Michael Schiller, CMRP, director of supply chain at AHRMM, says hospitals should seek greater integration within the community, including nontraditional partnerships with hotels and restaurants, which can supply food and linens during emergencies.
"The more you reach out and work with the community, the better prepared you will be," Schiller says. "Are we looking outside the walls of health care to identify all the resources available?"
In situations in which a hospital must evacuate rather than take in patients, the majority of hospitals in the survey have policies and procedures in place to make that happen. Sixty-four percent of respondents have arrangements with other hospitals to receive patients and 55 percent have a system of medical documentation that preserves patient information and ensures privacy and security. Some 43 percent have electronic health records backed up both inside and outside of the immediate geographic region, while 41 percent said they have logistical assets to transport mass casualties to collection points and other facilities.
"These are high numbers," remarks Chad Beebe, deputy executive director of advocacy at ASHE. "This is where you see the success of hospital response to Hurricane Sandy. You can see that a lot of evacuation protocols are in place, and Sandy response reflected that."
Roughly 1,300 patients were evacuated from New York and New Jersey hospitals during 2012's Hurricane Sandy, the second costliest hurricane in American history.
"If you look at what happened during Hurricane Sandy, the success of evacuations without injuries or death is pretty remarkable," Beebe says.
Lines of communication
Communications equipment is a hot topic in emergency management, and survey respondents use a variety of phones and other devices during emergencies. By far, the largest usage was via smartphones and other mobile phones. In the event of an emergency, 67 percent of respondents said they use mobile devices, while 41 percent said they use social media.
Close to 40 percent use ham radio and fixed radio, and 35 percent use satellite phones. Respondents could choose all that apply for this question. In open-ended comments to this question, many respondents said they had two-way radios and emergency radios on hand.
Schiller of AHRMM says he was surprised by the high response rate for mobile devices. "I don't think people should be banking on these working during an emergency," he said. "This was one of the biggest things that struck me in this survey. In true emergency planning, you have to expect there will be no IT available."
Caution about the reliability of mobile phones was reflected in comments by one survey respondent, who wrote: "One of the biggest lessons was in IT/communications outage due to cut fiber-optic lines. We found out no matter how much you think you are ready, a hospital runs on IT. We have beefed up some of our systems, but are still vulnerable to the same scenario because of being in a rural location. In our case, the cut actually took out all but one major cellular carrier so the only communication we had was good old-fashioned, hard-wired analog emergency phones."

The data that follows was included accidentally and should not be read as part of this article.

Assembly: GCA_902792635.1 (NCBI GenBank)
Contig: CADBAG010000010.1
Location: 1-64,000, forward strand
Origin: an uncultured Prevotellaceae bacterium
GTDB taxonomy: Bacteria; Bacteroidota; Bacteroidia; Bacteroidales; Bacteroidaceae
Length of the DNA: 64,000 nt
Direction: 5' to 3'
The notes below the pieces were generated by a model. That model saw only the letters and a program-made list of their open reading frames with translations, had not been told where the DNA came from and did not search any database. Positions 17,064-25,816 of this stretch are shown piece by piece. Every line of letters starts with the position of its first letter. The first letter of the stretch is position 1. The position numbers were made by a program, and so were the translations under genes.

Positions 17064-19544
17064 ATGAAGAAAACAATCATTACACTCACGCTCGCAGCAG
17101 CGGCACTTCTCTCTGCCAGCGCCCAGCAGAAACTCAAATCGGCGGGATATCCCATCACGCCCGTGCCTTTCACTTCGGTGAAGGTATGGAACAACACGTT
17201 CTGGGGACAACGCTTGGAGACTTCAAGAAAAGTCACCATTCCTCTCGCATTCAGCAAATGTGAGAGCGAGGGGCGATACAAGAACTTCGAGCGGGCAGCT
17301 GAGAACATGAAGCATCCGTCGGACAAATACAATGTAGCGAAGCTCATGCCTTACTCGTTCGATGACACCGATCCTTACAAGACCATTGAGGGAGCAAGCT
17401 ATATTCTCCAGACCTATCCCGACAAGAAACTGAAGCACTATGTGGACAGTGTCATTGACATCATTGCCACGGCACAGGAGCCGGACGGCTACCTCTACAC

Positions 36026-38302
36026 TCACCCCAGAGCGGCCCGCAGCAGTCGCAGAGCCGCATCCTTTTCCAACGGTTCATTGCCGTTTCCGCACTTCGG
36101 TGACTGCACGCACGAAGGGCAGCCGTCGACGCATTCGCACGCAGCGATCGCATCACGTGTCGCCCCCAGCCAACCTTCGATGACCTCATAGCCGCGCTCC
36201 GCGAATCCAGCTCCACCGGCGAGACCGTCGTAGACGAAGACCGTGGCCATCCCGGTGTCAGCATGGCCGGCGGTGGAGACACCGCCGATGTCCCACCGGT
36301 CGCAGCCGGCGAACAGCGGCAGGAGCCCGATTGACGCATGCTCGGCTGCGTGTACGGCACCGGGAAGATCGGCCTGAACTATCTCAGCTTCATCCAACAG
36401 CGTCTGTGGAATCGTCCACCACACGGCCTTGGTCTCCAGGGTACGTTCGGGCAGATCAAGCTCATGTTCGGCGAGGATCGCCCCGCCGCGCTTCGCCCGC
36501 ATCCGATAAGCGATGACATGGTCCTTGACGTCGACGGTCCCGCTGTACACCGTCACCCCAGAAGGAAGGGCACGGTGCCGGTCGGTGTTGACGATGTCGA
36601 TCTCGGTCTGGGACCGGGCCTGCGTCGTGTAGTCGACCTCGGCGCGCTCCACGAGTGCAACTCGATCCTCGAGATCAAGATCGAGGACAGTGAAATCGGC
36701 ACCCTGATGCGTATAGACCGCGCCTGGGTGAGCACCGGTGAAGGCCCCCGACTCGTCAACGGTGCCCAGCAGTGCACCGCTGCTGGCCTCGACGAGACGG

Some hospitals and health systems have embraced a variety of communication systems in addition to mobile devices for emergencies.
Sanford Health, based in Sioux Falls, S.D., is hooking up its incident command centers in five states to iPads using state grant funding. The system allows emergency response teams to be out monitoring disaster events and reporting back to command centers in real time. It also allows staff in other locations to run incident command if one location isn't able to manage an event, and help to divert resources to the troubled site.
Sanford Health, serving the Dakotas, is no stranger to natural disasters. Ellen Rasmussen is manager of emergency preparedness for Sanford Medical Center in Fargo, N.D., a city that experiences annual flooding from the Red River. The hospital was last evacuated due to flooding in 2009. Each year, the hospital starts flood preparation in January and finishes in mid-April.
"When flooding happens in North Dakota, it's so flat that it can take weeks for the water to recede," Rasmussen explains. "We do a lot of flood planning."
Rasmussen said the iPad project is just one part of a multifaceted communication plan for Sanford Health. In Fargo alone, for instance, there are 27 ham radio operators. All participate in the hospital's annual flood preparedness planning, and they have a ham radio station on-site at the hospital.
Additionally, North Dakota has a bioterrorism communication network that includes all hospitals and public health departments. It works like videoconferencing, but it is on its own network and operates independently of local power sources. The hospital also keeps 14 days' worth of supplies on hand, and has its own water pump system separate from the city of Fargo. "During flooding, we close the gates that connect us to the city and we go to our own pump system," Rasmussen says.
Some other hospitals are introducing ham radios as well. A tornado and storm in April 2011 in Alabama caused one hospital to install a ham radio in its incident command center. "We had two visible tornadoes that could be seen from the hospital windows at various times of the day," the respondent wrote. "We were also being inspected by the Joint Commission on this date. The list of things we learned was lengthy."
Like communication, many hospitals have added infrastructure resources to address disasters, terrorism or mass casualties. Forty-five percent of respondents have additional fuel and emergency supply storage, while 42 percent have flexible incident command centers and 38 percent have additional generator capacity.
"Contingency planning is an increasingly important consideration across a wide range of enterprises," says Kym Orange Jr., manager of Grainger's health care marketing segment. "During emergency situations, hospitals must be able to rely on their established partners to communicate with them effectively so that they can better prepare, respond and recover from these situations safely and quickly."